Follow Bharti on Twitter – @hippyboxx

5) NICKOLAI KINNY
(http://nickolaikinny.wordpress.com/ & http://www.travelbud.in/discover.html)Nickolai Kinny

 

Q: How long have you been travelling?
A: Since i was 6 but solo and by myself for over 9 years now.

Q: What got you addicted to travel?
A: Since I was 8 I knew traveling was my calling, I figured I may not always have the time or the money so I have to find a job that pays me to do it. Ever since my purpose for life was clear I did everything in my part to find that job… I graduated in tourism studies and did my masters in tourism management and decided writing was my feat and so I took up travel writing and content writing in tourism.Travel has thought me how little you need Inorder to survive in this world and also how to classify a want and a need. My idea of myself changes every time I come back from a new destination or trip…because I react in ways unknown , I am effected by experiences I would never have, had I stayed in the city and visited the mall over the weekend. So i wouldn’t call it an addiction, but more a lifestyle.

Q: What was the biggest challenge you face as a solo woman traveller?
A: Safety is major concern and its surprising how everyone around you will bring it up more than you’ve even thought about it. People often ask if I know self defense or why and how I travel by myself. I have a standard answer for these question… I believe it’s either about how bad you want it or how bad you need it everything else in terms of safety, timing, apprehensions and planing becomes secondary because all of that can be dealt with, with a little bit of smartness, precaution and guts. I think life’s too short but also long enough to be spent exploring, learning and exposing yourself to new scenarios and avenues to have fully lived ones time on earth. 

Q: One lesser known destination or experience that you would recommend to fellow travellers and why?
A: I think everyone should #indiatravel to Bir in Himachal Pradesh, Badami in Karnataka and Elephant island in the Andamans.

Follow Nickolai on Twitter – @Miss_Mused

6) ANKITA MAHABIR (http://living-n-escaping.blogspot.in/)Ankita Mahabir

Q: How long have you been travelling?
A: Haven’t stopped since I was 18. Got my degrees and worked along the way too.

Q: What got you addicted to travel?
A: I was born with wanderlust I think. I don’t remember a time when I was not addicted to travel, adventures and new experiences.

Q: What was the biggest challenge you face as a solo woman traveller?
A: It’s tough and tiring to have to think twice about your actions in certain countries. The simple act of going into a local bar and grabbing a drink is unthinkable in a lot of places. It’s frustrating to miss out on these experiences sometimes but somewhere along the way you learn to see the benefits more than the negatives.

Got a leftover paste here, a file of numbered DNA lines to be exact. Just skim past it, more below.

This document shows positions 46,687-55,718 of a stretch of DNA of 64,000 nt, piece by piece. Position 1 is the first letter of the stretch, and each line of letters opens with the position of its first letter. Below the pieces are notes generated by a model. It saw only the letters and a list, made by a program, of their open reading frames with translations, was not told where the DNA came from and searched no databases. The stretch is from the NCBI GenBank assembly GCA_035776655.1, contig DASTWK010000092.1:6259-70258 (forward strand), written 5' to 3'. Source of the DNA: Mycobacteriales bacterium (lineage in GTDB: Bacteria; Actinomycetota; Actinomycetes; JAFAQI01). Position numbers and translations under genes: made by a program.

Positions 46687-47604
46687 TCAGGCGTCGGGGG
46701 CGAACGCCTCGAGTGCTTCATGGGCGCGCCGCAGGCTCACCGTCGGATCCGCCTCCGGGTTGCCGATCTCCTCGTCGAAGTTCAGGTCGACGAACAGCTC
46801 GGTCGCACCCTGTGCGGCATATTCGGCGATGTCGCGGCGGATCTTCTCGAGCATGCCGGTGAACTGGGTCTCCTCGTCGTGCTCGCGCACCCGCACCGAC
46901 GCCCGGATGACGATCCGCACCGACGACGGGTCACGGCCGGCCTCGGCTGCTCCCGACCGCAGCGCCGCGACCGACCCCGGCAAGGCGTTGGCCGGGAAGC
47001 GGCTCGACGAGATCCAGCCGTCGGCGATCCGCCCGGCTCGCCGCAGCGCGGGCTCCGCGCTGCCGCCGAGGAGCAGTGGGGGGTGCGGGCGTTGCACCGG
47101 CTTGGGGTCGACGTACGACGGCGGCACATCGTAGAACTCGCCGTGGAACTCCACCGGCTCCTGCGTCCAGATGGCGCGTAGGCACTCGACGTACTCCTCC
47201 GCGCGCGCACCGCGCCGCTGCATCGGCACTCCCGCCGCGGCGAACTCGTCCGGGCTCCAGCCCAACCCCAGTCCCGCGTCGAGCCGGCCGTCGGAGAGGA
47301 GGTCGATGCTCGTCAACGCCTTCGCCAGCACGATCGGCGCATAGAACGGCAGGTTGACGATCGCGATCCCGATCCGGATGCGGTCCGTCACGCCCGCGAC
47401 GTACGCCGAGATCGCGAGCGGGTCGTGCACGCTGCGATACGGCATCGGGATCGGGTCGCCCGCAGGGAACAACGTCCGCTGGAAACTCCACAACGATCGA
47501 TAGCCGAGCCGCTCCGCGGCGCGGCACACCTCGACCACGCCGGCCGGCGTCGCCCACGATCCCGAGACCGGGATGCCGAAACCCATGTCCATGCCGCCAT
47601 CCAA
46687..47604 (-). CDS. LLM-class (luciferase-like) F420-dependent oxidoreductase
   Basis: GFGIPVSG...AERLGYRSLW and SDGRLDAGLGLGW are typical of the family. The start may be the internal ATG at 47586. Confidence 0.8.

Q: One lesser known destination or experience that you would recommend to fellow travellers and why?
A: Hong Kong Islands. It’s the only place I’ve felt 100% safe and I’ved hiked and camped solo without any problems whatsoever.

Most people think of big buildings when they think of Hong Kong but that’s only a part of Hong Kong. The natural beauty and scope of outdoor activities in HK is phenomenal.

Follow Ankita on Twitter – @living_escaping

7) SHARVARI MANAKAWAD (www.youtube.com/motoreels & www.facebook.com/motoreels)Sharwari Manakawad

Q: How long have you been travelling?
A: My parents have been avid travellers and nature lovers themselves. So since when have i been travelling i have no memory of, only pictures.

Q: What got you addicted to travel?
A: I have always been fascinated with the Atlas. When I was introduced to travel, it changed me. I started actively taking initiative to find like minded travellers/motorcycle tourers and make the journey.So many unexplored places, so many unknown cultures, so many friends to make, authentic local food to try, so much to discover. You travel once and you will love it, and you will want to do it again and again.

Q: What was the biggest challenge you face as a solo woman traveller?
A: The challenge begins once my Helmet comes off and the culture shock kicks in (Woman Adventure Travel Motorcyclist) in India … Until then I have my #Spirit (My Yamaha) to take care of things. 

Q: One lesser known destination or experience that you would recommend to fellow travellers and why?
A: The scenic route between Bombay To Goa (using old Coastal Highway) that we took out of curiosity to see where would the road after Kashid lead to. We rode a hundred kms by the coast to Srivardhan, discovered Anjarle overlooking the massive Arabian sea, Aare Ware a virgin beach with thousands of migrated cranes, riding the flat plateau stretches of Ratnagiri that I like to call “Wild Wild West” and finally some authentic konkani seafood at Tarkarli before feeling all hippy at Vagator. You realise how adventurous it is when you are taking 6+ ferries as the road ends, and spot abandoned historic ruins.

Follow Sharwari on Twitter – @MissManakawad

This is the fourth post of the series ‘Indian Women Travellers’ and subsequent posts will be published on the first week of every month. If you know of other Indian women travellers or travel writers who you think should feature here, please feel free to share your suggestions in the comments section.

More of us need to know about these phenomenal women and get inspired.

Cheers! 🙂